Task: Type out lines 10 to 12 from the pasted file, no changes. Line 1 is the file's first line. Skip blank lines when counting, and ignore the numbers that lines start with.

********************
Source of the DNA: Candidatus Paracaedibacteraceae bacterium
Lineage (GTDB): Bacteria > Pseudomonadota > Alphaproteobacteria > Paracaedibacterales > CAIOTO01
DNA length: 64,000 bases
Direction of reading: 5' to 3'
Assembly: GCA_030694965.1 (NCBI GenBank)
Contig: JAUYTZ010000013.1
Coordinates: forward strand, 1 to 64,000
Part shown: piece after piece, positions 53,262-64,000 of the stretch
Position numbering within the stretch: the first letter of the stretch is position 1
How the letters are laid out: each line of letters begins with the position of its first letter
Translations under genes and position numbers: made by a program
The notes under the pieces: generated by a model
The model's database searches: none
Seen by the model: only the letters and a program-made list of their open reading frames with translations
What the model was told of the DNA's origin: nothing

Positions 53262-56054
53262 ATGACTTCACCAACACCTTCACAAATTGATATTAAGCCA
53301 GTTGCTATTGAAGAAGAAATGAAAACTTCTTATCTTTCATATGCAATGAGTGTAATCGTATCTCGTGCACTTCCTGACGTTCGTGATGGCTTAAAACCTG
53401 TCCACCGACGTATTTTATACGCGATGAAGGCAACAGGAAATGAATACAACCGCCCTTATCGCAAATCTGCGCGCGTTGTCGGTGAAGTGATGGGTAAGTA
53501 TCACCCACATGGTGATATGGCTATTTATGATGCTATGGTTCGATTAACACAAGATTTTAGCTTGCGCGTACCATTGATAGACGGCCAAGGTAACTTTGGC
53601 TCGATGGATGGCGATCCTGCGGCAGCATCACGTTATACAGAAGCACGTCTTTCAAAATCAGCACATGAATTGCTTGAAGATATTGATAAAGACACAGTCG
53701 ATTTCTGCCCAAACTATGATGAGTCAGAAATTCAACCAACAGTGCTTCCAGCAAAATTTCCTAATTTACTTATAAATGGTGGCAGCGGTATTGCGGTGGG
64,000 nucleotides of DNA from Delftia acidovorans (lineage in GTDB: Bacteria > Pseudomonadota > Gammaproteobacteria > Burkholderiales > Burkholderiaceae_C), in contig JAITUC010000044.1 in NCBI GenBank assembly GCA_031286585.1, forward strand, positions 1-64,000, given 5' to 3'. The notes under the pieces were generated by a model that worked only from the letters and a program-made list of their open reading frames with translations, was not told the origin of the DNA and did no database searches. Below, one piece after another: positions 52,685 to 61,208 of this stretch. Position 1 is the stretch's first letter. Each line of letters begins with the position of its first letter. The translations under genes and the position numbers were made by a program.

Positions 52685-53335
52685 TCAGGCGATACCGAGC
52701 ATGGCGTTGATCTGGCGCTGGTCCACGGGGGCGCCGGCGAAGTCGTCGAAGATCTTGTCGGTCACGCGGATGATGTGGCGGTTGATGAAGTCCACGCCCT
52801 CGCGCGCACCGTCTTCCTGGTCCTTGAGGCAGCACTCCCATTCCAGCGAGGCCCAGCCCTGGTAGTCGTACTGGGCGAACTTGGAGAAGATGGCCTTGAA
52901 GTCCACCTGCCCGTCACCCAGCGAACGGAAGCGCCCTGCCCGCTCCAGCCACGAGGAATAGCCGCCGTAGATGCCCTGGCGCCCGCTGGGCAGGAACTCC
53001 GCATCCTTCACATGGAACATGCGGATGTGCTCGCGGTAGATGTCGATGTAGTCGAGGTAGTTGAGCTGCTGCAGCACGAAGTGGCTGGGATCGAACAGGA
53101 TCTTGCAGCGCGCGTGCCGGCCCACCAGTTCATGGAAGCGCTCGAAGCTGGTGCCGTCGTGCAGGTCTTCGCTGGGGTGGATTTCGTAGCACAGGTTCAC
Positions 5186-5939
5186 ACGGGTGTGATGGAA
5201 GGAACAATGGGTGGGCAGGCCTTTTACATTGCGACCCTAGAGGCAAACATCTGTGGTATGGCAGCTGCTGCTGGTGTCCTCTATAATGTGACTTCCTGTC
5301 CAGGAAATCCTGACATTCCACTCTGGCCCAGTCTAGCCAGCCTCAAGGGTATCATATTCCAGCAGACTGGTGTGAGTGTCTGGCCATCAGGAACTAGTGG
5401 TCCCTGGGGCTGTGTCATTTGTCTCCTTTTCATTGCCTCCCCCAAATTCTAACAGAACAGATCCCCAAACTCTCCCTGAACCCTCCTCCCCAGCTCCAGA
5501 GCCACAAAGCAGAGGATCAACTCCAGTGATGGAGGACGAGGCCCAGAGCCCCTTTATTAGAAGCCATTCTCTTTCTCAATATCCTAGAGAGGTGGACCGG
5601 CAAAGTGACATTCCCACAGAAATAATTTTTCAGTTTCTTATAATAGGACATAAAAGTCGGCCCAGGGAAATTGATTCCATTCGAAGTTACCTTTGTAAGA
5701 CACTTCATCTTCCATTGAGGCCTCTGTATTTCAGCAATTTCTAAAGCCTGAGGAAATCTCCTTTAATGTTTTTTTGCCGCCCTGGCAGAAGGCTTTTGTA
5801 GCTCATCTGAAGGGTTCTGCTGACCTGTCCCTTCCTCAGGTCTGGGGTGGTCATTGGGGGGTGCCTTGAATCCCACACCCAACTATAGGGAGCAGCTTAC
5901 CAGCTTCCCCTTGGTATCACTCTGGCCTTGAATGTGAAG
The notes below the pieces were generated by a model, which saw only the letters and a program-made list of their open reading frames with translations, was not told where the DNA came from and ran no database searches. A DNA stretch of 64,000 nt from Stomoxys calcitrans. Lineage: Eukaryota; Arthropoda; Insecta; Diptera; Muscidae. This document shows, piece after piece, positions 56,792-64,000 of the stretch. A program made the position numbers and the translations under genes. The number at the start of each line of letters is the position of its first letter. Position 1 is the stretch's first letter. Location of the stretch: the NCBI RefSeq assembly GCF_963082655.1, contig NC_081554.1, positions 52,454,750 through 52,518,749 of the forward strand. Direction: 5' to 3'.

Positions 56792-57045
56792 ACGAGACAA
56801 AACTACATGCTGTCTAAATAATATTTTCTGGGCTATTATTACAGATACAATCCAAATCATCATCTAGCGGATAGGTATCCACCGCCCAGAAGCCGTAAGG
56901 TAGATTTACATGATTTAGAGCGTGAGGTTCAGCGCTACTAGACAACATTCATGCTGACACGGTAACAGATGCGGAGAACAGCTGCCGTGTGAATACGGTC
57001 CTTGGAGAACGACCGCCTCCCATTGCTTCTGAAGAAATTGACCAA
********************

How the letters are laid out: each line of letters begins with the position of its first letter
Translations under genes and position numbers: made by a program
The notes under the pieces: generated by a model